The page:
In her research on children and adults, Dweck has consistently found that people assume different goal orientations based on what they are told, and that these mindsets are not permanent. She also found that different orientations have very different implications for development, learning, and growth. With an evaluative or judgmental mindset, if someone plays golf and has a high score, the person has learned that he is not very competent at the game so should avoid it. With a growth or learning mindset, a person who gets the same score will believe that they have not become proficient yet, so they should practice more and maybe hire a coach. In the second case, there is some chance that the novice player will improve and maybe even achieve mastery. In the first case, though, there is no such opportunity, as those people will simply move on to other activities at which they already do well.

The automaticity of judgment

Unfortunately, becoming less judgmental will be a tough resolution to keep. Research co-authored by the late Stanford social psychologist Nalini Ambady repeatedly demonstrated that people begin to form judgments of others within 10 seconds of meeting. Moreover, she and her Harvard psychology colleague, Robert Rosenthal, found that impressions formed on the thinnest slices of observed behavior were quite accurate.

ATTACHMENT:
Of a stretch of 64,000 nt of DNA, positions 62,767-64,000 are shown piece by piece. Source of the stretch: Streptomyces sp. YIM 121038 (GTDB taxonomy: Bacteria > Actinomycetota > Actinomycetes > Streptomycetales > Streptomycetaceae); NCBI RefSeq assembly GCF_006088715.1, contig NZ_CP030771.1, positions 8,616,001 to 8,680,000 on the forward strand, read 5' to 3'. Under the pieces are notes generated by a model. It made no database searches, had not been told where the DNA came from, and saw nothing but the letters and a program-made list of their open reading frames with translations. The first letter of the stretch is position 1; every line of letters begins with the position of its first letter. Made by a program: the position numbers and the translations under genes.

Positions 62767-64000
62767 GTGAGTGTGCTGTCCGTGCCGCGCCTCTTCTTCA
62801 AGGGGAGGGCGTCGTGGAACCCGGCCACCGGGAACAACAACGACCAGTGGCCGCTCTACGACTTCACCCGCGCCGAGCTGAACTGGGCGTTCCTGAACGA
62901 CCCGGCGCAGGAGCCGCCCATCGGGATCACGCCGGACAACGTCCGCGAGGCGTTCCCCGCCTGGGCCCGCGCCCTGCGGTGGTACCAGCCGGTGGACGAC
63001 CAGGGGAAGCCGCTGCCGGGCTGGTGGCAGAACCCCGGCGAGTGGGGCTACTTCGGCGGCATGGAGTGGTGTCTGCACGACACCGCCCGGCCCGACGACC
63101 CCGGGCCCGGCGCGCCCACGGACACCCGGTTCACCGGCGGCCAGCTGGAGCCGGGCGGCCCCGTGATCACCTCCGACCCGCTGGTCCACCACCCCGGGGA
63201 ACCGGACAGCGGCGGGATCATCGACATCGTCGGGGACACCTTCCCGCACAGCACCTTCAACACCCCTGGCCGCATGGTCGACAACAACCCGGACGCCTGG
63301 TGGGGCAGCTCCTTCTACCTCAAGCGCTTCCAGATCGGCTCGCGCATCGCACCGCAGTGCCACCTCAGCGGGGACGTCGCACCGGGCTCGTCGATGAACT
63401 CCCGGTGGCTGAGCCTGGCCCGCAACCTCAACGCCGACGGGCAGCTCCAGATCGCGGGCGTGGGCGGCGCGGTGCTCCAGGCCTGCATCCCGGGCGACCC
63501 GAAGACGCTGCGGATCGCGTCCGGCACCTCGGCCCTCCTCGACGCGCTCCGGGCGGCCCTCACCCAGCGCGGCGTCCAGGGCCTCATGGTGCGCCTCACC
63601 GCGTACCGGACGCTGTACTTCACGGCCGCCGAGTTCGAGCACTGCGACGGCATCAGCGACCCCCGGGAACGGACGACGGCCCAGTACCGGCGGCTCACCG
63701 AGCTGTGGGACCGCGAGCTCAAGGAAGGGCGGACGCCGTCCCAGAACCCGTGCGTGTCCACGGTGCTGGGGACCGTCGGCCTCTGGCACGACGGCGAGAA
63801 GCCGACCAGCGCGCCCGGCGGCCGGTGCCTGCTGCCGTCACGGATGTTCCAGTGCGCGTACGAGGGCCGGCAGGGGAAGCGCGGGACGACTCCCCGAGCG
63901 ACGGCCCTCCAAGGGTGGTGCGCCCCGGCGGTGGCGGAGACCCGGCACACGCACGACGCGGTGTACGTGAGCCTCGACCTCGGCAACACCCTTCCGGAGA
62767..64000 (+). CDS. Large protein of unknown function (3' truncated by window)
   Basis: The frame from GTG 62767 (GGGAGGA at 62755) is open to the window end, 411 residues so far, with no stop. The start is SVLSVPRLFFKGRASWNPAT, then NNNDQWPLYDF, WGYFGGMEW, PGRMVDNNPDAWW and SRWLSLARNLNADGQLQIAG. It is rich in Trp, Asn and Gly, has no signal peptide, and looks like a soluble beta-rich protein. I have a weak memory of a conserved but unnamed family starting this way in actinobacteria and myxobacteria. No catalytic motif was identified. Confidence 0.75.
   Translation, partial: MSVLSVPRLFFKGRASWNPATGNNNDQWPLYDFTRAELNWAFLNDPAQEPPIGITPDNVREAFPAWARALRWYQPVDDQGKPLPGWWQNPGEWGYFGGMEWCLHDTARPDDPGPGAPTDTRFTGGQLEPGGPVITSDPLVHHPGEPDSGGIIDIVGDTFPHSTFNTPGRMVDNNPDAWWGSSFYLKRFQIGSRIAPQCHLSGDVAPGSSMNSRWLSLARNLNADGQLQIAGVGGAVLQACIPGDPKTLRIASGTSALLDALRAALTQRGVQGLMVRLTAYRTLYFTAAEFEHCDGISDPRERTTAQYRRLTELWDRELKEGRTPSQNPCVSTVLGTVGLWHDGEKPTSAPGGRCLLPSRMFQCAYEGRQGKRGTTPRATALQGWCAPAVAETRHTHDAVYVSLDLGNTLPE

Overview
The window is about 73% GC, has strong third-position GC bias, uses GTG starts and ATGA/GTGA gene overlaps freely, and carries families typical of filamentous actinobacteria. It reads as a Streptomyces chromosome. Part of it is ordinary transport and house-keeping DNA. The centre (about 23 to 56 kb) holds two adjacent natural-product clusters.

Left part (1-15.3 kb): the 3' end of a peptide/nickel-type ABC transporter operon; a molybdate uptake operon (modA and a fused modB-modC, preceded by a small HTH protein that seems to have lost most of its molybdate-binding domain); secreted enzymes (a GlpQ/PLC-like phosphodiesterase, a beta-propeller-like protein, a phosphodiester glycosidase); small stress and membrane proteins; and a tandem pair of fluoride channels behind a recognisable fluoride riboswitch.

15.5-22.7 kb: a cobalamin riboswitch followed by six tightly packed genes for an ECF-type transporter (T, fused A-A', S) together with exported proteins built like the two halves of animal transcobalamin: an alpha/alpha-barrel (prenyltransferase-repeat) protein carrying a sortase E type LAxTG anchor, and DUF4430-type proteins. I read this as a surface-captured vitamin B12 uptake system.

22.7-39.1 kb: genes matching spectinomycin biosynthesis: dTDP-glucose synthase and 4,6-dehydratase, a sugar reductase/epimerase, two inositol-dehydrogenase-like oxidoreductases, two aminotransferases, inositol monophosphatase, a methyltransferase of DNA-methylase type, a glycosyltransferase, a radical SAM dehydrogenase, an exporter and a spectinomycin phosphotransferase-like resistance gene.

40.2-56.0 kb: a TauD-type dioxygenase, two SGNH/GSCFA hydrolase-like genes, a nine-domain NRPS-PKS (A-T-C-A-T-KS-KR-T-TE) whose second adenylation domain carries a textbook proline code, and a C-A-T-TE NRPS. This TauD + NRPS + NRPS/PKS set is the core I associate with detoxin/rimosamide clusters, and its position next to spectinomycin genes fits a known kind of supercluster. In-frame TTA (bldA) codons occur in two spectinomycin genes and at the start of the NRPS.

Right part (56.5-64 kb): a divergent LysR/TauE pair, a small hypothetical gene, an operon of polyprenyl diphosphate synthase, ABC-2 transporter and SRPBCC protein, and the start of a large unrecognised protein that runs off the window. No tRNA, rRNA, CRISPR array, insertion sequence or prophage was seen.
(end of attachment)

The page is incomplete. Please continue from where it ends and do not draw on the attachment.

These findings reinforce the importance of the idea of practice, as in to “practice” a religion, such as Buddhism or any other. Many of these teachings are difficult to implement, which is why mindfulness and practice are necessary. But the payoff of being less judgmental, or at least expressing those judgments less frequently, is substantial. That makes the effort so worthwhile.

Jeffrey Pfeffer is Thomas D. Dee II Professor of Organizational Behavior at Stanford’s Graduate School of Business. His latest book, Leadership B.S.: Fixing Workplaces and Careers One Truth at a Time, will be published in September 2015 by HarperCollins.